Food production methods in large functions Introduction The terms of food and beverage services gone from home forms a considerable element of the performance of the hotel and catering industry and like the industry of which it is a fraction , the food and beverage function is characterised both by its variety and its size. Outlets contain private and public division establishments and them choice from small privately-owned apprehension to large international organisations and from top-security reformatory catering to catering in the most luxurious hotels. In this assignment I will try to find out the characteristics of food production and food and beverage service systems and food production and food and beverage service systems. Task 01 Discuss the characteristics of food production and food and beverage service systems. Characteristics of the food and beverage sector A vital part of everyday life Major contributor to the national economy Generates employment Promotes diversity through many different food concepts cuisines An chance to enjoy the company of friends, family and colleagues Fulfils basic needs Food is a basic need for everyday life Food Production Methods Food production may be definite as that phase of the food flow mainly apprehensive with the dispensation of raw; semi prepared, or prepared foodstuffs. The resulting product may be in a ready to provide state, for example in the conventional method (cook serve); or it may experience some form of protection, for example cook-chill or cook-freeze, before being served to the consumer. Production systems Traditional Centralised Sous-vide Cook-chill Cook-freeze batch cooking call-order Traditional method In the conservative parties method, the majority of food is purchased raw, very little falling into what we now call the ‘’convenience foods’’ category. Facilities are presented for the receipt and storage of goods, the preparation, cooking, holding and service of food. The traditional method is used in most kitchen concern. Cook-Freeze method The expression cook-freeze refers to a catering system based on the full cooking of food pursued by fast freezing, with storage at a controlled low temperature of -18C or under. The method is related to cook-chill apart from refrigeration temperatures. Blast Freezing To decrease the time spent in danger zone, a specially considered Blast Chilling or Freezer is required measure refrigeration equipment just is not competent of removing heat fast sufficient. Blast Chilling The temperature must be concentrated from +70C to +3C or below within 90 minutes. Blast Thawing To de-ice food, the air approximately needs to be relatively heater than the food itself so that heat can be transferred from air to food to dissolve the ice. Hazard zone is between +8 C and +68C, where microorganisms multiply fastest, for as little time as achievable. The germs split into two each 20 minutes. Sous –vide method Sous-vide are more fresh food processing technique residential in the late 1970s. The sous-vide methods of food construction (vacuum cooking at exact temperature 138 degrees and time). Centralised distribution This method is frequently adopted by huge chains that are looking to subcontract all or measurement of their food production. Cook-Chill method This method is a catering coordination based on normal preparation and cooking of food pursued by rapid chilling and storage space. The Chilled food necessitates low capital outlay and minimum workforce. Service Systems Table/Plate service Counter/Buffet service A la carte Table d’hà ´tel Silver service Family service Flambà © service Specialist food service Table/ Service Food is organized, placed on individual tableware and delivered to the consumers. This method is used in the hotel and self-determining restaurants. Buffet service Food is prepared in move forwards. Big quantities of food then placed in containers and served from a table in the restaurant. Used in consultation and banqueting. Family/ English service Food is prepared and placed in dishes. Server then transportations to restaurant, it is placed in the centre of tables. Chinese and Middle Eastern Cultures. Silver/Russian service Food is prepared/ cooked, placed on hot silver containers. some fine dining, consultation and banqueting. A la carte Hotel or restaurant meal consisting of several differently priced dishes which are cooked frequently when ordered from a menu. A guest orders independently and pays for them separately. Table d’hà ´tel Is generally a restaurant meal consisting of a predetermined number of already prepared dishes, at a fixed price for a complete meal for one person. Flambà © service/Gueridon Food is prepared but not cooked. Attendant puts food on a convenient trolley and transfer into front of house neighbourhood. The food is prepared in front of the guests. Specialist food service A food overhaul specialist may arrange a selection of meals. Most employers require their food service specialist to have at slightest a high school diploma. Acquaintance of specialist food service should consist of: basic food handling, nutrition, sanitation measures. Discuss factors affecting recipes and menus for specific systems. Factors affecting recipes and menus for specific systems Size of operation Objectives of the operation Quality of the operation Nature of the menu Quality of customers Budget of the customers Customer needs Availability of resources The others factors affecting menu and recipes for specific system Size of the kitchen, consumer’s contentment, and price of items programmed, management decisions costs, availability of items, type of service, customer’s value, and demographic features, food habits and predilections, flavour and appearance of dishes, nutritional importance. Menu can be an outstanding selling tool to supplement the indicative selling of staff. Customer perceptions: keeping your consumers happy can be harder than you suppose. Happy customers result in: (repeat sales, positive company image, and high quality customer’s referrals) Space and equipment in the kitchen will manipulate the composition of the menu; Every establishment has a intention food cost to be achieved, the cost, preparation and production of the food items, have to well the target. Business stand up for profit; it is difficult for menu fashionable to make a customer and business friendly menu, to cover all costs. Accessibility of ingredients in seasonality and suppliers require be taken into reflection. Colour balance is essential; customers should be able to ‘eat with their eyes’. Ethnicity and nutritional value: Nutritional balance is important to make certain that the dishes are produced as nutritiously as potential (protein, carbohydrates, and vitamins). Menu is made for customer contentment, but if the items do not costume customer’s ethnicity and nutritional importance then it is a big difficulty. As we have only 60 guests, a medium kitchen is enough, the constituents we use in our menu are straightforward to find, and two or three waitress will be enough. Buffet/Counter service has the next advantages: can be provide a large number of people, customer have choice, customers are part of the development, fewer staff required, service staff require less skills, fewer objections due to their decision-making; Disadvantages: Queuing, food presentation can be pretentious; food can run out, food excellence affected due to temperature and mixing service crockery. Plate service has the next advantages: presentation, placed on individual plates, quality, portion control. Disadvantages of Plate service are: Require high quality and highly skilled chefs; consumers sometimes have to remain for food delivery. Conclusion Modern day food and beverage processes are progressing to get better in the quality, and the service. Professionalism is increasing, through improved training and development. The quality of service is becoming the generally important differentiating factor when consumers are choosing between different establishments. In this assignment I wrote about characteristics of food production and food and beverage service systems and affecting recipes and menus for specific systems.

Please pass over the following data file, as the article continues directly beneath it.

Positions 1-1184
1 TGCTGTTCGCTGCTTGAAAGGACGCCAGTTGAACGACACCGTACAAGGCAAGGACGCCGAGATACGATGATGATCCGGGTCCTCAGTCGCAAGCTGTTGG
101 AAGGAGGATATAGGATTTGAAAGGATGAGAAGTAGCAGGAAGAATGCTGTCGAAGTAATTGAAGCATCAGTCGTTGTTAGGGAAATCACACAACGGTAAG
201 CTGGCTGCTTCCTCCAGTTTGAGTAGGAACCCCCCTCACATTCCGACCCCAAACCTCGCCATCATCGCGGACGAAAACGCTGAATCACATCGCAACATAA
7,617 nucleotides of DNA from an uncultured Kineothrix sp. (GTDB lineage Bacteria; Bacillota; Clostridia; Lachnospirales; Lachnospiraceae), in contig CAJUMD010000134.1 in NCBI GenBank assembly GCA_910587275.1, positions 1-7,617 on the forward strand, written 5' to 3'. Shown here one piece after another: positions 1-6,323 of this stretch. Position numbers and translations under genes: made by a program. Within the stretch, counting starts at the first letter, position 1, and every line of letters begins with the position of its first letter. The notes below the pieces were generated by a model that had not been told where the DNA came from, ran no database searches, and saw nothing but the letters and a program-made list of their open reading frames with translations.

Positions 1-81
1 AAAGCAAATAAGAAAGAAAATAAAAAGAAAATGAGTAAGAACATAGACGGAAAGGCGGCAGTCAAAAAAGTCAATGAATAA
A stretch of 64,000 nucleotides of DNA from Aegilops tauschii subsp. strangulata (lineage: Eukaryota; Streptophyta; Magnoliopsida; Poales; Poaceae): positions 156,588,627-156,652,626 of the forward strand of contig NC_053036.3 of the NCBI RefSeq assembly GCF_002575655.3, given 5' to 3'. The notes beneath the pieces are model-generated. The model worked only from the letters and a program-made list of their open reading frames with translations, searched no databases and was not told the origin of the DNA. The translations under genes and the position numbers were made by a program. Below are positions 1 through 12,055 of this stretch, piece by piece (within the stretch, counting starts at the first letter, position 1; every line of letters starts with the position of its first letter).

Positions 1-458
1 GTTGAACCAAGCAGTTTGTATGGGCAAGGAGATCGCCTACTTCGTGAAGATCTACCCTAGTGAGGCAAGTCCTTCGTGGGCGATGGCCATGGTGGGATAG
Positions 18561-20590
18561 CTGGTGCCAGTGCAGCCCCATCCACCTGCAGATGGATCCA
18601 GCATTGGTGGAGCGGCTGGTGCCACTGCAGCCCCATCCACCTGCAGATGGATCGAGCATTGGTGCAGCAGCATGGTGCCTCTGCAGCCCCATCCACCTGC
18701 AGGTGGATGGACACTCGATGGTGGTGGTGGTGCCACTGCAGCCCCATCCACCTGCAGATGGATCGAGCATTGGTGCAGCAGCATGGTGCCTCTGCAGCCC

Tuesday, November 12, 2019